We strove to find the humanity in the play as best as we could. For example, in the Court Scene, the Young Woman confesses that she could not divorce her husband as it would hurt him too much. This stood out as an important clue in terms of understanding how the Husband needed to be portrayed. We needed to believe that statement. Casting Ross Beschler was a big step towards that; his characters just breathe across his face like clouds across the sky. He is capable of creating such human fallacy and love in front of an audience because he is relentlessly specific in his work. He digs past the generalities and unearths the very needs and fears of his characters. This makes his Husband become an essential factor in the Young Woman’s life; he is all the more inescapable. If he, or the Mother, were just monsters, we would think the Young Woman to be foolish for not leaving them. They are not monsters. They are just oppressively mediocre. Just like most people.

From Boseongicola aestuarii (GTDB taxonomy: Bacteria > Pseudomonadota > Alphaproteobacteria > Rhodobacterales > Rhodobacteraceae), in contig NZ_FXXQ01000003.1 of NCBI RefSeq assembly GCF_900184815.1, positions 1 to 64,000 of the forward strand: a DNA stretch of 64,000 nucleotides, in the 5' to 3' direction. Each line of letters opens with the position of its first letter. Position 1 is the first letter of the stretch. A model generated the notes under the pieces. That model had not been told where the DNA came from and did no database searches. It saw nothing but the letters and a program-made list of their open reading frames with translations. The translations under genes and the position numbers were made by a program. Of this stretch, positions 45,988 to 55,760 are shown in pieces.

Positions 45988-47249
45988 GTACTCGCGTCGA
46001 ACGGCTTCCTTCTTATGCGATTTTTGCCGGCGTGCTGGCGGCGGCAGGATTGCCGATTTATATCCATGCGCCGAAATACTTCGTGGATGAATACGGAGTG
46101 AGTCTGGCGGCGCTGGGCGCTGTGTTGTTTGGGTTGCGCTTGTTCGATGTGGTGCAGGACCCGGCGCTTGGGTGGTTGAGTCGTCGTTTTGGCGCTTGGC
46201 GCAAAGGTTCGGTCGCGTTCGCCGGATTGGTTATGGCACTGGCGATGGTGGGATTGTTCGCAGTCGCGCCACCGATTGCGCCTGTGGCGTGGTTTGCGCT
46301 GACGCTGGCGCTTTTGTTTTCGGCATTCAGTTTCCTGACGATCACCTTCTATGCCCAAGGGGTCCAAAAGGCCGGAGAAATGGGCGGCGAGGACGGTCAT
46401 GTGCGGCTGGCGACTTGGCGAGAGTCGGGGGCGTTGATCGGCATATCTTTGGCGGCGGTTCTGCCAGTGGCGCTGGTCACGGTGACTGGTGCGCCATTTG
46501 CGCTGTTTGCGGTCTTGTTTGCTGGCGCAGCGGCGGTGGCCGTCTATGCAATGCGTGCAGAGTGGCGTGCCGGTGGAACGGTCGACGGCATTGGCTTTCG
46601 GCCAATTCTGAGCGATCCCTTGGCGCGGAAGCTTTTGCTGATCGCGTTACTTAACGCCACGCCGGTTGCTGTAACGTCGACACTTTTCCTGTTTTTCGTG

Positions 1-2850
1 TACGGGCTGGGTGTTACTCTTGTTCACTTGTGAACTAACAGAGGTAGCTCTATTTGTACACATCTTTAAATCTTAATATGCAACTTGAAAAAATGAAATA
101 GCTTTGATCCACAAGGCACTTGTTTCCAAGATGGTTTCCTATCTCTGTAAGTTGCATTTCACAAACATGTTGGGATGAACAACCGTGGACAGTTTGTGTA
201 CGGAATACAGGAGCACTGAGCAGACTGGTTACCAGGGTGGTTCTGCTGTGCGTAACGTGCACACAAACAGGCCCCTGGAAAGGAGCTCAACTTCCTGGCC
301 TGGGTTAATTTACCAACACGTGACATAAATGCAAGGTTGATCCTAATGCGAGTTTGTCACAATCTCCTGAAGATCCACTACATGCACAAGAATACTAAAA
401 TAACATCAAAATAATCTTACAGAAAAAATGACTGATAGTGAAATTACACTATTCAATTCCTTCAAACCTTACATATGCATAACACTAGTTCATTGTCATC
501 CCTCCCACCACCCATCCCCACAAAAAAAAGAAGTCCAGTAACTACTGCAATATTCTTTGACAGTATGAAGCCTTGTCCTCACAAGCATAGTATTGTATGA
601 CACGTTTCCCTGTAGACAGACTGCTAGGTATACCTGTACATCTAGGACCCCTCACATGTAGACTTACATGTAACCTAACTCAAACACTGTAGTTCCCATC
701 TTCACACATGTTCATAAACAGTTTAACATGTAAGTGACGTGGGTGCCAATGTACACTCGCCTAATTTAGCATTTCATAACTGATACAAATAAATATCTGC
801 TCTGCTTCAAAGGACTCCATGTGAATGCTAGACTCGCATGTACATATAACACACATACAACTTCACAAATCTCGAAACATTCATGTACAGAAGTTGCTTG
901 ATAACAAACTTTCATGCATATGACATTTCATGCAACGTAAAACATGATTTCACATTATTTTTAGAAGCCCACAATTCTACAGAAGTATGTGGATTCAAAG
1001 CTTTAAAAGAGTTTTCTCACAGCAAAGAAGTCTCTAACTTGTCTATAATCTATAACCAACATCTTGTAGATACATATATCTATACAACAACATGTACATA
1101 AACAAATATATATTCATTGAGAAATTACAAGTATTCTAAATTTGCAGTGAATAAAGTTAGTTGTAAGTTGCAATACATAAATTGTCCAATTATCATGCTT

Women are rarely the center of any story, let alone the anti-hero. So maybe it does require extra work to come into the Young Woman’s world—but it is work worth taking.
Collaboration with Thom Weaver
Given your free spirit, did you alter any text or reimagine passages? The last scene floored me. I thought we would see the execution of the young woman, only to discover that she was observing her own death—a powerful ending to this extraordinary production. How did you come up with that deeply thought-provoking alteration?
We did not alter the text with the exception of cutting a few words here or there for practical purposes. We did use recorded voice overs for some places. We also did physically embody events that were implied in the text, like the sexual encounter with the lover, the birth of her child, the murder of her husband, but I think it is in line with the style to allow these events to be visually represented for the audience. As for the final moment of her seeing her own body, that was all Thom’s idea. He asked, “We’re gonna show the electrocution right?” and I said, “Absolutely,” and he said, “Great because there is this thing I want to try . . .”